College is NOT the best time of your life. Shocking, I know. While college can be fun, it is 10X more fun to have higher income, travel better and buy better quality… anything. To have and do these things an education usually helps. However, with the continue increase in higher education a lot of people are leaving college with huge debt and end up underemployed. Since this is the current trend and a degree is still required for almost all entry level jobs, maximizing the ROI of a college education starts freshman year.
Top 7 tips to squeeze everything out of your education.
1. Self-Assess and make a decision that is best for you.
You must take time to figure out where you want to go. This step would be ideal during Freshman year but who actually knows what you want to do forever at 18 years old? Maybe the doctor, lawyer crowd. It’s OK if you don’t know but be sure to think this through and make decisions because school is not cheap. Take some self-assessments that your school more than likely has available. Take a look at people on LinkedIn with titles that sound interesting or companies that resonate with you. Which brings me to point two.
2. LinkedIn can be a treasure trove of information.
If you are like most humans, you’re looking for a career that enriches your life. According to a gallup poll finding based on a random sample of 4,727 full and part-time U.S. worker from April to May 2020, the level of “meh” engagement was at 49%. That is too high to be “meh” about what you spend about 35% of your life doing. This is your time to ask a lot of questions and reach out as much as possible. You are a student trying to learn more about their career. You are not selling them anything or even asking for a job. Use this time to your advantage and don’t be afraid. Get a LinkedIn together, make sure it’s professional and hide all other social media (we’ll get to this point in a moment). Connect with anyone you can on LinkedIn that have the titles you want or work at companies you want to work for. Connect with everyone from entry level, middle management, or executive level. Keep brief and to the point. You may not get a ton of responses but when you do, the information is golden.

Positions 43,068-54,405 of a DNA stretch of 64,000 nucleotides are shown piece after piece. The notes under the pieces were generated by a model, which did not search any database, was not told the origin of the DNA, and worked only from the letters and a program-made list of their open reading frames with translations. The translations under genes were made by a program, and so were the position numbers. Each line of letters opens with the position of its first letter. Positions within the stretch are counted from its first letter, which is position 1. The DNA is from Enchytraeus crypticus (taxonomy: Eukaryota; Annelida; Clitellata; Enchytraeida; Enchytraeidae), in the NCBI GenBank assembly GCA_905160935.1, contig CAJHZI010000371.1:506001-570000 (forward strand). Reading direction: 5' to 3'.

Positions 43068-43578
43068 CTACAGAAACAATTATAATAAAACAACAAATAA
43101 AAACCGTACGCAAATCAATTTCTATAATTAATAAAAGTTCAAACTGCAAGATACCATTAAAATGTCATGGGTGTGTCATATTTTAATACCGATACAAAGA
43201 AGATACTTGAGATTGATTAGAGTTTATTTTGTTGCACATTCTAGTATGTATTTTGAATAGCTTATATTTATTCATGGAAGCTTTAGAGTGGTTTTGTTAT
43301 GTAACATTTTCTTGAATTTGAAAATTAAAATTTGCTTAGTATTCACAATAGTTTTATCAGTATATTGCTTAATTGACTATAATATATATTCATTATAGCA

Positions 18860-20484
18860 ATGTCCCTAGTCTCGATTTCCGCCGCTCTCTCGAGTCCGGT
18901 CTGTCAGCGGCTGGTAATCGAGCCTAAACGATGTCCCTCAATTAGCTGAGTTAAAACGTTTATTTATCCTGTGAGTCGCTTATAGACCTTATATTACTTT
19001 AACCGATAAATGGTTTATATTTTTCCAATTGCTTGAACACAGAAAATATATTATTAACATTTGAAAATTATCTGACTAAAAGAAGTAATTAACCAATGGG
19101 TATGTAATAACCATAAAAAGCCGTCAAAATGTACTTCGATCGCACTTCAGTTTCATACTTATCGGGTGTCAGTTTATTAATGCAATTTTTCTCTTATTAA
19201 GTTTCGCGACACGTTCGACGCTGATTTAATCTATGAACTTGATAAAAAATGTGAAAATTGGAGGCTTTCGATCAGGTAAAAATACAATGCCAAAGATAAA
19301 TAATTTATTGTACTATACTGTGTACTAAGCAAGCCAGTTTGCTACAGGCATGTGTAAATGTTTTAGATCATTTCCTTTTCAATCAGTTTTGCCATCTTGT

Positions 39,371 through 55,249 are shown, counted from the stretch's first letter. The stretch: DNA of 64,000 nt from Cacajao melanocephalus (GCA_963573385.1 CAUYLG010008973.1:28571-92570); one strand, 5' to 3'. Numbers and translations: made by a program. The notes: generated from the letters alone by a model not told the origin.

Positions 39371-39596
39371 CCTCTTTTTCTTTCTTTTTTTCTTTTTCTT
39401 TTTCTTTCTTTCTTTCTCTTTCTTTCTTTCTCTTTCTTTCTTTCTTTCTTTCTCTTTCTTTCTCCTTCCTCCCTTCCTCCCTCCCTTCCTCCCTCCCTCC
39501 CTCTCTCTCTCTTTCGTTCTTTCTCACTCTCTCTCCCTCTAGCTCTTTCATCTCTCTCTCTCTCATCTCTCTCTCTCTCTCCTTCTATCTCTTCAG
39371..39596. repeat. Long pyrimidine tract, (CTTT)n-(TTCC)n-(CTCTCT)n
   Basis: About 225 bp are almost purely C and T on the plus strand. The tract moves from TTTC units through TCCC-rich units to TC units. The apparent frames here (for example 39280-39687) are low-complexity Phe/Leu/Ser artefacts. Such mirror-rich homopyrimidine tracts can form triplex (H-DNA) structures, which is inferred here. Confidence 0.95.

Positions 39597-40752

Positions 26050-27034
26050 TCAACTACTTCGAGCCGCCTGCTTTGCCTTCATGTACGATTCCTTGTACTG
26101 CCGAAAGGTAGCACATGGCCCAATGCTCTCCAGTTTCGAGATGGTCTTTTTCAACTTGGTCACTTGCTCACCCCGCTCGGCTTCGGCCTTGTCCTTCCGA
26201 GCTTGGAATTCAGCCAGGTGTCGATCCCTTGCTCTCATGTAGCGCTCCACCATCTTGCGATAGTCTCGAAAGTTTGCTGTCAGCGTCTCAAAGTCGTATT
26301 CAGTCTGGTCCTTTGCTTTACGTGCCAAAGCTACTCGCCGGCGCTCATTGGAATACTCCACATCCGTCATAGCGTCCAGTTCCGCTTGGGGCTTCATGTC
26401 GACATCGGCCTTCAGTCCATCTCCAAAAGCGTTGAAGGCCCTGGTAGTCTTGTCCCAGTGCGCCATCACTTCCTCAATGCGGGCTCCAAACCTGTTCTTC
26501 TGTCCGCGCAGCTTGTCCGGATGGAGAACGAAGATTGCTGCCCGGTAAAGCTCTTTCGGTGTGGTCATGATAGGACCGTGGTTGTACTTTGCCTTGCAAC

3. Pay close attention to your social media content.
Before I go into this point; be a good human, always, and this won’t be a big deal. However, if you are thinking, for you, college can be like the movie “Animal House” you are mistaken. If you don’t get the reference, don’t worry, your college experience won’t be anywhere near that crazy, I hope so. However, anything you get photographed doing or saying or what you post will be out in the world. Be sure to post things you can be proud of and not have to defend later in life. At the end of the day the best policy is to be a good human, treat others with respect, and don’t let anyone be distracted from what you have to offer because they may disagree with you. Before you post count to 10 and make sure it’s something no one can misunderstand your point of view.
4. GO TO CLASS & GET GOOD GRADES.